In his recent review of This Is The End, Søren compared the comedy to 2011’s The Cabin in the Woods. These movies share characteristics that make them part of an exciting trend in Hollywood; films that exist as both satires and as superb examples of the genres they are satirizing.
Guillermo del Toro’s Pacific Rim does for homage what The Cabin in the Woods and This Is The End did for satire. Its clear and effective reverence for the earnest action movies and Japanese monster flicks of the director’s childhood meshes perfectly with its existence as a brilliant action/monster film. The result is a cleverly self-aware and marvelously entertaining experience.
Unfortunately, Pacific Rim might be the latest victim of Hollywood mis-marketing. Based on its trailers, many might assume its closest contemporary is Michael Bay’s Transformers series. This is a regrettable connection, because the Transformers films reeked of tediousness and exploitation, while Pacific Rim takes careful steps to avoid these issues.
One such step is a lack of character development, which in this case is a positive asset that allows the film to feel quick despite its 132 minute run time. Del Toro is smart – he knows that his movie employs a cast of stock characters (the hero, the commander, the love interest, the comic relief), so he doesn’t waste the audience’s time pretending they are complex. The characters, while well-acted, are intentionally simple; their relationships, their motivations, and their purpose, are all very clear. But this movie is not about them. This movie is about giant robots fighting giant monsters.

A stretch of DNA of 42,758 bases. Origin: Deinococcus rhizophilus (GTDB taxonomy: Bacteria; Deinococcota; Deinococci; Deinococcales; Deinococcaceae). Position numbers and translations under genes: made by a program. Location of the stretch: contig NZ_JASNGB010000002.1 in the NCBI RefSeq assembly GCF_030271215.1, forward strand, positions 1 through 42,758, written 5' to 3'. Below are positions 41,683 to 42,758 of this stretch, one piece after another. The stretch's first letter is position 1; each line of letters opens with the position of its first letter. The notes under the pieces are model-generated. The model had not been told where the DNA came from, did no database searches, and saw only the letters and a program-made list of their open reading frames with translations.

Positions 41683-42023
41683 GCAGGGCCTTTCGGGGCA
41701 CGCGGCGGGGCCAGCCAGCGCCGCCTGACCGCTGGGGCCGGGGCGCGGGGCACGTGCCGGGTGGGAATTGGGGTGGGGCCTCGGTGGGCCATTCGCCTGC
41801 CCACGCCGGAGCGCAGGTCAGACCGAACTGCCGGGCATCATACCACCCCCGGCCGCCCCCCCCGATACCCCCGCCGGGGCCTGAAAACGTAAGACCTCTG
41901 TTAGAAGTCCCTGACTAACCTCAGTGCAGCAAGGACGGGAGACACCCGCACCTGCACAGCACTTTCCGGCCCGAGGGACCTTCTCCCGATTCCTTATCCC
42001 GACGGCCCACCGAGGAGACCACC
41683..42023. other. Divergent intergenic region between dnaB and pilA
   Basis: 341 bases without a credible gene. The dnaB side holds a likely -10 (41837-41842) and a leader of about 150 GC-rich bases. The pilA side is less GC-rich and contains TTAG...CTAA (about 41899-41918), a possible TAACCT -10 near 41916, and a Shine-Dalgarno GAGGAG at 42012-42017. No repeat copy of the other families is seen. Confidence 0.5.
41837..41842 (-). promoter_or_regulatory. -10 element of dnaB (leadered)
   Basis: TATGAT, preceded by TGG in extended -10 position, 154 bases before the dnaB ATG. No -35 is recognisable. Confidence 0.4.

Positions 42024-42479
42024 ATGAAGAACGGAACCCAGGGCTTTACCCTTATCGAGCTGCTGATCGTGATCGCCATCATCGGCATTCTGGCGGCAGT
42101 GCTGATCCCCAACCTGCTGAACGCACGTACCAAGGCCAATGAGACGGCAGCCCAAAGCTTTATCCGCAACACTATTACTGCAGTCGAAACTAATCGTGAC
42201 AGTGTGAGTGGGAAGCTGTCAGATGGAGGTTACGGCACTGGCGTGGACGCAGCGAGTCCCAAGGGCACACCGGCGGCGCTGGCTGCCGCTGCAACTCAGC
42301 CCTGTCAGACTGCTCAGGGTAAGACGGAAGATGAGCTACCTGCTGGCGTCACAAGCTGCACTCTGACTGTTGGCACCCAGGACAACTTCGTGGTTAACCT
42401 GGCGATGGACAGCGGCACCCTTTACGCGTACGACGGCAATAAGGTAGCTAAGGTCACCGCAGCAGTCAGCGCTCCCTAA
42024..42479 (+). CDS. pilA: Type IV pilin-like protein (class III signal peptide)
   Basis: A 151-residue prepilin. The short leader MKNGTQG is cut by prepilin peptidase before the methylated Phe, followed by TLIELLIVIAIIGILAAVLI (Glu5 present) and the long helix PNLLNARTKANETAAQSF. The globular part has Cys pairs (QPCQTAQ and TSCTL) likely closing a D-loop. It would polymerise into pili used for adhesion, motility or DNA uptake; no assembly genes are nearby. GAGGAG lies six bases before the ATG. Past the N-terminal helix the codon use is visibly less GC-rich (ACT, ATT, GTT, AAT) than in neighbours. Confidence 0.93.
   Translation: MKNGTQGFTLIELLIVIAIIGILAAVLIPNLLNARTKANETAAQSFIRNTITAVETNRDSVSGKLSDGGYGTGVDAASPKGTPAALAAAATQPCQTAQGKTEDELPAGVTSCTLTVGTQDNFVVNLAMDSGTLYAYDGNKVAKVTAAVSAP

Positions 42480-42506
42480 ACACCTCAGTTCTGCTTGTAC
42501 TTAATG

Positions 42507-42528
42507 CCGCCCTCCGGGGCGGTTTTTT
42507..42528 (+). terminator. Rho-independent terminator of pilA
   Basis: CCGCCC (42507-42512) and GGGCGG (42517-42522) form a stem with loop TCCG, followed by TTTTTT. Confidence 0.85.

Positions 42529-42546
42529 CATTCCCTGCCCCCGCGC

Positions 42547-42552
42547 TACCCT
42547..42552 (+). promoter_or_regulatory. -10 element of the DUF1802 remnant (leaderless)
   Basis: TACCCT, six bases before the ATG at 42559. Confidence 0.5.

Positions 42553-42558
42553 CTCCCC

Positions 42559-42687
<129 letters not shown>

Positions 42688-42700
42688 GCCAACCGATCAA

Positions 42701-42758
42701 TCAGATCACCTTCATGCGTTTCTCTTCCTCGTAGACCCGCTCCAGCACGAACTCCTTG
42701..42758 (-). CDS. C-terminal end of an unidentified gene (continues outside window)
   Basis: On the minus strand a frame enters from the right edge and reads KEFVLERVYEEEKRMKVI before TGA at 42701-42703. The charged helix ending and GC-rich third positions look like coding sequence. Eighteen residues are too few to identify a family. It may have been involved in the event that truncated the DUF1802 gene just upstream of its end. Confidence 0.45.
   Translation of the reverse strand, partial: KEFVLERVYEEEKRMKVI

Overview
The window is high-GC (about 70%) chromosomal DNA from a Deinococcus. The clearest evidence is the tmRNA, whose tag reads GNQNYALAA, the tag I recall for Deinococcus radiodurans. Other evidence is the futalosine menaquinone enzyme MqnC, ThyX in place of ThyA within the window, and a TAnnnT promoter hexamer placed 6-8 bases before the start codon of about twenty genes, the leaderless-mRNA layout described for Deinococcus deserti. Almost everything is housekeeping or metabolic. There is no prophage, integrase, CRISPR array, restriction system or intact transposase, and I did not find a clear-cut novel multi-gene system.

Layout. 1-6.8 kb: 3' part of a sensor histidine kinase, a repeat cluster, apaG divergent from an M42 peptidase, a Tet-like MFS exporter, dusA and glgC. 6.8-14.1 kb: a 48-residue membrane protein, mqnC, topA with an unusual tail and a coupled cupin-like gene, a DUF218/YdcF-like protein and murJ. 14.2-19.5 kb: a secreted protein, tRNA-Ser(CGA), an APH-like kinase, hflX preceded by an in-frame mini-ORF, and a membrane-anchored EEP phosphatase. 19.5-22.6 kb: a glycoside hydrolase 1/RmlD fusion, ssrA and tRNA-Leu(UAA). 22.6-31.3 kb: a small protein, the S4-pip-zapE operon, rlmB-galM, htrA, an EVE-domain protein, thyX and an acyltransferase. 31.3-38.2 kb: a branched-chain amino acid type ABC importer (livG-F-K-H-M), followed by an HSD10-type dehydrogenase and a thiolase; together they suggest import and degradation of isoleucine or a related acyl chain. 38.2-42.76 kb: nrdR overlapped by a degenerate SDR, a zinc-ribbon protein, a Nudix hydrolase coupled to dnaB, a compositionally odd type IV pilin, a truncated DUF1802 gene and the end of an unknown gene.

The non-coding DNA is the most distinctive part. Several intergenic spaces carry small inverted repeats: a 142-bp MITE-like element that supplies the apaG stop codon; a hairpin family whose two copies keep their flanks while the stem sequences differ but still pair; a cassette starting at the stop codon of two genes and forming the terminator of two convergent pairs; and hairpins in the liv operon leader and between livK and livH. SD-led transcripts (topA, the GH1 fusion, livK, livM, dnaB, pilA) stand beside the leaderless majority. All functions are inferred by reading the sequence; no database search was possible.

And those battles are superb. The robots (called Jaegers) were constructed by the nations of the world to fight off the influx of alien monsters (called Kaiju) which periodically emerge from an undersea rift. Because the Jaegers were built in different parts of the earth, and because they are piloted by members of those nations, they fight in subtly stereotypical and exhilaratingly entertaining styles. The Chinese Jaeger does kung-fu, the Russian Jaeger is a brawler, the American is a rebel. And the monsters they are fighting live up to the levels of monster design one expects from del Toro, whose previous successes include the Hellboy franchise and Pan’s Labyrinth.
My favorite thing about the film, however, is that it is for kids. Despite its PG-13 rating, I would not hesitate to bring a child to see it. Transformers made the mistake of taking what should have been a movie for kids and stuffing it full of sex and violence. In Pacific Rim, there is no sexual content and the majority of the violence occurs between non-human entities. There is hardly any profanity. Del Toro even took measures to make sure a child seeing this movie doesn’t end up idolizing war by avoiding the use of military ranks. Instead, the unity of mankind remains the major theme throughout the film.
I would not hesitate to call this film masterful. Del Toro wastes no time and gives no apologies, and the result is not only an astounding film, but an important one. Pacific Rim is the first movie I have seen since my childhood that truly made me want to save the world.
Verdict: Movie Win